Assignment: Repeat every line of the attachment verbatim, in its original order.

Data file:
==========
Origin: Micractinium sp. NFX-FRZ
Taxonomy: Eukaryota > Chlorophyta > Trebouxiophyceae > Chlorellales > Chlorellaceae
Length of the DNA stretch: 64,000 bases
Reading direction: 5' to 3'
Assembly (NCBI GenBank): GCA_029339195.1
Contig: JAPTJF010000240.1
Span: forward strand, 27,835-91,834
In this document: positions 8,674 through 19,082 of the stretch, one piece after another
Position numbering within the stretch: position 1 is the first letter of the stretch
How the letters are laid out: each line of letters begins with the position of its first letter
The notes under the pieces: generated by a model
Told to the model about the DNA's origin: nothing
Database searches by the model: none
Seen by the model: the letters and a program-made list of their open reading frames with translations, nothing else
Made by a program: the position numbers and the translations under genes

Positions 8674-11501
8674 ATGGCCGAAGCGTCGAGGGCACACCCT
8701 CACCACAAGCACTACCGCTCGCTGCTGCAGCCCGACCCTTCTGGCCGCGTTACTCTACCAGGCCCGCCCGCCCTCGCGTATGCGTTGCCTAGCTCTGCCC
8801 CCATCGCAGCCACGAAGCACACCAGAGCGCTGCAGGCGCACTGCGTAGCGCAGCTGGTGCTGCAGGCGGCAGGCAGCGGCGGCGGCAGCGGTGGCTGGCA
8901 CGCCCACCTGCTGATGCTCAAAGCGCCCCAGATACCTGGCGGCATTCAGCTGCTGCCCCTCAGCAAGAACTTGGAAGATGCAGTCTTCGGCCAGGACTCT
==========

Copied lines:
Origin: Micractinium sp. NFX-FRZ
Taxonomy: Eukaryota > Chlorophyta > Trebouxiophyceae > Chlorellales > Chlorellaceae
Length of the DNA stretch: 64,000 bases
Reading direction: 5' to 3'
Assembly (NCBI GenBank): GCA_029339195.1
Contig: JAPTJF010000240.1
Span: forward strand, 27,835-91,834
In this document: positions 8,674 through 19,082 of the stretch, one piece after another
Position numbering within the stretch: position 1 is the first letter of the stretch
How the letters are laid out: each line of letters begins with the position of its first letter
The notes under the pieces: generated by a model
Told to the model about the DNA's origin: nothing
Database searches by the model: none
Seen by the model: the letters and a program-made list of their open reading frames with translations, nothing else
Made by a program: the position numbers and the translations under genes

Positions 8674-11501
8674 ATGGCCGAAGCGTCGAGGGCACACCCT
8701 CACCACAAGCACTACCGCTCGCTGCTGCAGCCCGACCCTTCTGGCCGCGTTACTCTACCAGGCCCGCCCGCCCTCGCGTATGCGTTGCCTAGCTCTGCCC
8801 CCATCGCAGCCACGAAGCACACCAGAGCGCTGCAGGCGCACTGCGTAGCGCAGCTGGTGCTGCAGGCGGCAGGCAGCGGCGGCGGCAGCGGTGGCTGGCA
8901 CGCCCACCTGCTGATGCTCAAAGCGCCCCAGATACCTGGCGGCATTCAGCTGCTGCCCCTCAGCAAGAACTTGGAAGATGCAGTCTTCGGCCAGGACTCT